UN human rights experts on Monday expressed their dismay at the use of tear gas and water cannons by security authorities against peaceful protestors in Malaysia on Saturday, reportedly leading to injuries and one death, and the arrest of more than 1,600 people at the Bersih 2.0 rally.
“The right to freedom of opinion and expression, including in the form of peaceful protests, is essential for democracy.
By declaring the demonstration illegal, sealing off parts of the capital in advance and responding in such a heavy-handed manner against peaceful demonstrators, the Government of Malaysia risks undermining democratic progress in the country,” said Frank La Rue, UN Special Rapporteur on the right to freedom of opinion and expression.
Tens of thousands of people gathered near the Medeka Stadium on Saturday despite the announcement made by the police that no gathering would be permitted that day on the basis of the Malaysia Police Act, which requires organizers of public gatherings of three or more persons to seek permits beforehand.
The protests were called by Bersih, a coalition of more than 60 non-governmental organizations seeking to promote free and fair elections in Malaysia.
“Actions taken by the authorities prior to and during the rally unduly restricted the rights to freedom of expression, assembly and association,” said La Rue. “Declaring Bersih illegal based on claims that it is trying to topple the Government or is a risk to national security and public order – in the absence of any credible evidence to substantiate such claims – is also an unnecessary restriction of civil and political rights.”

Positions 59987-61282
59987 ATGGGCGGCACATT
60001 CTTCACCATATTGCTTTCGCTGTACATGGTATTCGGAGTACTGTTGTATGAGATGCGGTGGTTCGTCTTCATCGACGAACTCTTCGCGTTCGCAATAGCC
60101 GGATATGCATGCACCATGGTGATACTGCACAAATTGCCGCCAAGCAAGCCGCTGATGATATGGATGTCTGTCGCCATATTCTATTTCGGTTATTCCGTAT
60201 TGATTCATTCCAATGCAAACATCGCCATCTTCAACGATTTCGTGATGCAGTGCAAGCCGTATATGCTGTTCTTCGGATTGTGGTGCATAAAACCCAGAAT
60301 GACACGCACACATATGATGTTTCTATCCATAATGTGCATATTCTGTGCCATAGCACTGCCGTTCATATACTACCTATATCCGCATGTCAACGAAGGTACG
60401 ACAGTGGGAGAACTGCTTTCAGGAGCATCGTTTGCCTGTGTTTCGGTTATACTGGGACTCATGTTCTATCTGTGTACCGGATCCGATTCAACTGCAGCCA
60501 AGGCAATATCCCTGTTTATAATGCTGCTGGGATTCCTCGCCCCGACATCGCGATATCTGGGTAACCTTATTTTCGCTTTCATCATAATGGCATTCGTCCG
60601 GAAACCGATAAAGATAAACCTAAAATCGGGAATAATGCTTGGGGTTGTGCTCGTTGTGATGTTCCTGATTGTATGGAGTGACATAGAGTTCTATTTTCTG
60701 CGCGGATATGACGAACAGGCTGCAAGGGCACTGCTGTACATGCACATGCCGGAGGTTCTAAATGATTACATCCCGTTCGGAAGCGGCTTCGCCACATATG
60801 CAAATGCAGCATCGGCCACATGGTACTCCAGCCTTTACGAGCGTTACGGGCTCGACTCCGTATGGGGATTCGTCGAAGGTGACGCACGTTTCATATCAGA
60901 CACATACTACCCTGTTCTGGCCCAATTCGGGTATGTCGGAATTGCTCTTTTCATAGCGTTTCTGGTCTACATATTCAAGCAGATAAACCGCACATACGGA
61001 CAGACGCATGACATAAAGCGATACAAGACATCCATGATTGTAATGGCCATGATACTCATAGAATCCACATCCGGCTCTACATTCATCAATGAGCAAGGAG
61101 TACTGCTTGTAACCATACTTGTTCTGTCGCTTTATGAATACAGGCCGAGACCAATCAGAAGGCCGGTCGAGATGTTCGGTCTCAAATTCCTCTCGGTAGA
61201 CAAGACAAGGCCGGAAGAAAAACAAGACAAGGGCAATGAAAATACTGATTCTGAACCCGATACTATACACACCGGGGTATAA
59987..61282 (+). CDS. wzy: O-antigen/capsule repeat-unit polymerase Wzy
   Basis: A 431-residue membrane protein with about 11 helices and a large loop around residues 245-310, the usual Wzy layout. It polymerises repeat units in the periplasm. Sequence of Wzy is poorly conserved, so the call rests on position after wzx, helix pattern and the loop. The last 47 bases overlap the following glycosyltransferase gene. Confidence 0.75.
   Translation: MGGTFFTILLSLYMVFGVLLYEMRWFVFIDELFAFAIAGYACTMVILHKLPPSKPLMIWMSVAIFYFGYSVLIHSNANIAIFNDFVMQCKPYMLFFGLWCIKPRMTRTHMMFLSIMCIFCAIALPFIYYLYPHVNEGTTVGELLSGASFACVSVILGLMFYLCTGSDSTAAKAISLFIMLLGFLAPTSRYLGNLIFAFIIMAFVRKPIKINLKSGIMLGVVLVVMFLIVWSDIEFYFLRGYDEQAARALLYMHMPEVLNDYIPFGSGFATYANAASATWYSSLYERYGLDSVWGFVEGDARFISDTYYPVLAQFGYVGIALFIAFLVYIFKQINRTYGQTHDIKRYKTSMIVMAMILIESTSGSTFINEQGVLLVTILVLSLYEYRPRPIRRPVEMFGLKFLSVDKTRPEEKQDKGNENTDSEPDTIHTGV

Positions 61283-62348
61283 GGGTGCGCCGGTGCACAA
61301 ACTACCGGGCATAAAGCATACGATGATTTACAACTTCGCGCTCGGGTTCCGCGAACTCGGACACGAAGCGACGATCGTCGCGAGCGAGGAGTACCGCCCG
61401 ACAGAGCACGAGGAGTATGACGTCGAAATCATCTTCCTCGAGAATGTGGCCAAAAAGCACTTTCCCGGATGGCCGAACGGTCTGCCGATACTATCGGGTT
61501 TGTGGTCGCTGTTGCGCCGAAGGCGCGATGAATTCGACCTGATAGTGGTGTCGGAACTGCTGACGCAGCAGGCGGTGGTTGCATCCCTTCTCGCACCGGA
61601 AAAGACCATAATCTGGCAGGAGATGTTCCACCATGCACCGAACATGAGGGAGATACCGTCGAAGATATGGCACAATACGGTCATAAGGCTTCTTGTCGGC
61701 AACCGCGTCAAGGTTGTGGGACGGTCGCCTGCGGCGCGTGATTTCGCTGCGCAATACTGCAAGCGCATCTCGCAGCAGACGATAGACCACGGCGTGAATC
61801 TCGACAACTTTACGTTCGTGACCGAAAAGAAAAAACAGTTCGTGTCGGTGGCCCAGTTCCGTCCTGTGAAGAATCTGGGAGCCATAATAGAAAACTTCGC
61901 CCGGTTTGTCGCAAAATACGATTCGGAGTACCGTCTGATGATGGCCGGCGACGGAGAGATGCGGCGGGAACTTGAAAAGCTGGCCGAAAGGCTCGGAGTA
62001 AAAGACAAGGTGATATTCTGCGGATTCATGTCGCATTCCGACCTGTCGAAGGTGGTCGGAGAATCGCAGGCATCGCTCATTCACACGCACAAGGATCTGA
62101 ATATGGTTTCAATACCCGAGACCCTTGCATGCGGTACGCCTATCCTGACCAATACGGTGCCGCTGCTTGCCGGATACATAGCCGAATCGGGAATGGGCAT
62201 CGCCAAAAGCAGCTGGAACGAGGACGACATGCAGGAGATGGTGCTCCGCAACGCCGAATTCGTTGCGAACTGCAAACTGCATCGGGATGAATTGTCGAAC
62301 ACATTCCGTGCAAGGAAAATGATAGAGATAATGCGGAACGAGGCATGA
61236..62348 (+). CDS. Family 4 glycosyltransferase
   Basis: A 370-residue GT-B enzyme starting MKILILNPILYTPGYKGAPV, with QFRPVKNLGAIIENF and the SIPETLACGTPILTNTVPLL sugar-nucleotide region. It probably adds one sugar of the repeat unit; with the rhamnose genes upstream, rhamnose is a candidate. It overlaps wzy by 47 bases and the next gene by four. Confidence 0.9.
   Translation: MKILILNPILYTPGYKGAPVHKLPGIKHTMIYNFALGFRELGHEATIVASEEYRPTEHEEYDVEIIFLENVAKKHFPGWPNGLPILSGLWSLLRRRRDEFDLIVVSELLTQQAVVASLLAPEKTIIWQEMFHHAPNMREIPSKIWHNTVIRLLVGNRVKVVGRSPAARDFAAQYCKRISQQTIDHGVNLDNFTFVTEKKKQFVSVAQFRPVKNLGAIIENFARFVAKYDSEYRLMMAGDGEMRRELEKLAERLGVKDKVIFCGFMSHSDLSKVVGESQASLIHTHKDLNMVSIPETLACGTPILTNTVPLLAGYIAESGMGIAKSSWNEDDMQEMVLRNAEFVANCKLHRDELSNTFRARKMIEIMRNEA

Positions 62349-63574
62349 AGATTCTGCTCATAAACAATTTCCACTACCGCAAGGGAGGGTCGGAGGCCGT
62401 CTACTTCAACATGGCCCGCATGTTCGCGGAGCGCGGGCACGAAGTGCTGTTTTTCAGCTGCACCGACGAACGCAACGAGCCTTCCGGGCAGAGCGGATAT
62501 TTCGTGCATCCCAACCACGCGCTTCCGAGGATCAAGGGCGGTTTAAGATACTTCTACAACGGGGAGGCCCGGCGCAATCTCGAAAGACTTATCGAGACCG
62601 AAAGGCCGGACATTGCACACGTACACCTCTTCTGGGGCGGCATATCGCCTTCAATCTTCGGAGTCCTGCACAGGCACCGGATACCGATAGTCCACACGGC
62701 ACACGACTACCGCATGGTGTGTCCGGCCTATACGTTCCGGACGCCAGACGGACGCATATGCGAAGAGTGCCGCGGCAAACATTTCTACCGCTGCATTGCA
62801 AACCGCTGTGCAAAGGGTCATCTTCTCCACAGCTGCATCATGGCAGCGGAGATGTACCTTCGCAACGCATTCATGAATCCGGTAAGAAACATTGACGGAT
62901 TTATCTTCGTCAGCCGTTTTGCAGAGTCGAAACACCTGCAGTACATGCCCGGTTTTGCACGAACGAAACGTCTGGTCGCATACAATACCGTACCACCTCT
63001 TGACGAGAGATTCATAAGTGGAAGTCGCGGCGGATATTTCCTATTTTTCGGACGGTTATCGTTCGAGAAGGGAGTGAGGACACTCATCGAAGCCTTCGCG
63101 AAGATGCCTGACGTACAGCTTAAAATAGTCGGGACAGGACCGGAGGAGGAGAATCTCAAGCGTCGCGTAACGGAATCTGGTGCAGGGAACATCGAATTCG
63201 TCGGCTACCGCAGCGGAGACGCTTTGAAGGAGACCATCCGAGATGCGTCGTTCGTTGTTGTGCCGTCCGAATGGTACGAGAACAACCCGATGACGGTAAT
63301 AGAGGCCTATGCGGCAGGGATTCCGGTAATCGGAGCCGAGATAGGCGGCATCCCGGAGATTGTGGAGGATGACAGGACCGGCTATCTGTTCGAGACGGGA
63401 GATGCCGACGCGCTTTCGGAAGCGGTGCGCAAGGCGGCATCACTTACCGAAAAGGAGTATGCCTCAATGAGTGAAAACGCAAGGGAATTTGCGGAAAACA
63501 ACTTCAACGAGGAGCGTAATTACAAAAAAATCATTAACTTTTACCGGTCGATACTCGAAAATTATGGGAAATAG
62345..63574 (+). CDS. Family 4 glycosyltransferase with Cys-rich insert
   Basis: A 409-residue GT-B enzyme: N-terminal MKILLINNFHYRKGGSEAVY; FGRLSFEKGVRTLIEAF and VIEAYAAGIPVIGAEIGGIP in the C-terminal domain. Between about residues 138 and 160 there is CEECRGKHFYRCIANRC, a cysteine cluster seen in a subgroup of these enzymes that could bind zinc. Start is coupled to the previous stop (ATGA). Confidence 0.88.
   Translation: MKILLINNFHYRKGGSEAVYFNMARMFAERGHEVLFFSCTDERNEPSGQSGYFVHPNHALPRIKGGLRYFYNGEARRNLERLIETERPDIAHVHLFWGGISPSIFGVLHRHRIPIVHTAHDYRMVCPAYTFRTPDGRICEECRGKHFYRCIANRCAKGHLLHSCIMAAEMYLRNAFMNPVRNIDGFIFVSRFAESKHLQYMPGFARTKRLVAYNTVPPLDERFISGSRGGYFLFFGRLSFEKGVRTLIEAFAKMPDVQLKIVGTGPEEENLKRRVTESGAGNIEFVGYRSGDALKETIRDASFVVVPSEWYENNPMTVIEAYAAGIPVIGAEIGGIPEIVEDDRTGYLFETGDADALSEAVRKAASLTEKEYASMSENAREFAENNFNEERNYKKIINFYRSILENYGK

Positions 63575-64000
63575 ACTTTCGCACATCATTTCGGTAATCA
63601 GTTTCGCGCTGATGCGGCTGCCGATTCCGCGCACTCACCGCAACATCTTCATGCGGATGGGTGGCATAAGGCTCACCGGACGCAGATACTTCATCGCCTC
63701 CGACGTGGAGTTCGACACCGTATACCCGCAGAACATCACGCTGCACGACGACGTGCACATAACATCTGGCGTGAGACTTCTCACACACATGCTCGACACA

According to Malaysian police, all of those arrested on Saturday have been released. But the UN experts noted that
six leaders from the Socialist Party of Malaysia reportedly remain in detention. These individuals include Michael Jeyakumar Devaraj, Sukumaran Munisamy, Letchumanan Aseer Patham, Choo Chon Kai, Sarasvathy Muthu, and Satat Babu Raman.
“We remain deeply concerned about the detention of six individuals since 25 June under the Emergency Ordinance, which allows for detention without trial for up to 60 days,” said El Hadji Malick Sow, Chair-Rapporteur of the Working Group on Arbitrary Detention.
The Working Group on Arbitrary Detention also reiterated its recommendation, made to the Government of Malaysia following a visit to the country in June 2010, to repeal the Emergency Ordinance and other preventive laws, on the grounds that they significantly hinder fundamental human rights, such as the right to fair trial.
The independent experts reminded the Government of Malaysia of its obligation to fully respect the rights to peaceful assembly, association, and expression, as guaranteed under the Federal Constitution and the Universal Declaration of Human Rights.
They also recalled that as a member of the Human Rights Council, Malaysia has pledged to uphold the highest standards in the promotion and protection of human rights.
“Malaysia, as a dynamic, multi-ethnic, multi-cultural and pluralistic nation, should remain open to legitimate political discourse on democracy, including the expression of dissent,” the experts said.
“We urge the Government to allow all individuals to enjoy their human rights, and to address the problem of preventive detention. Likewise, we call upon the Government to ensure that there will not be any punitive measures taken against peaceful demonstrators.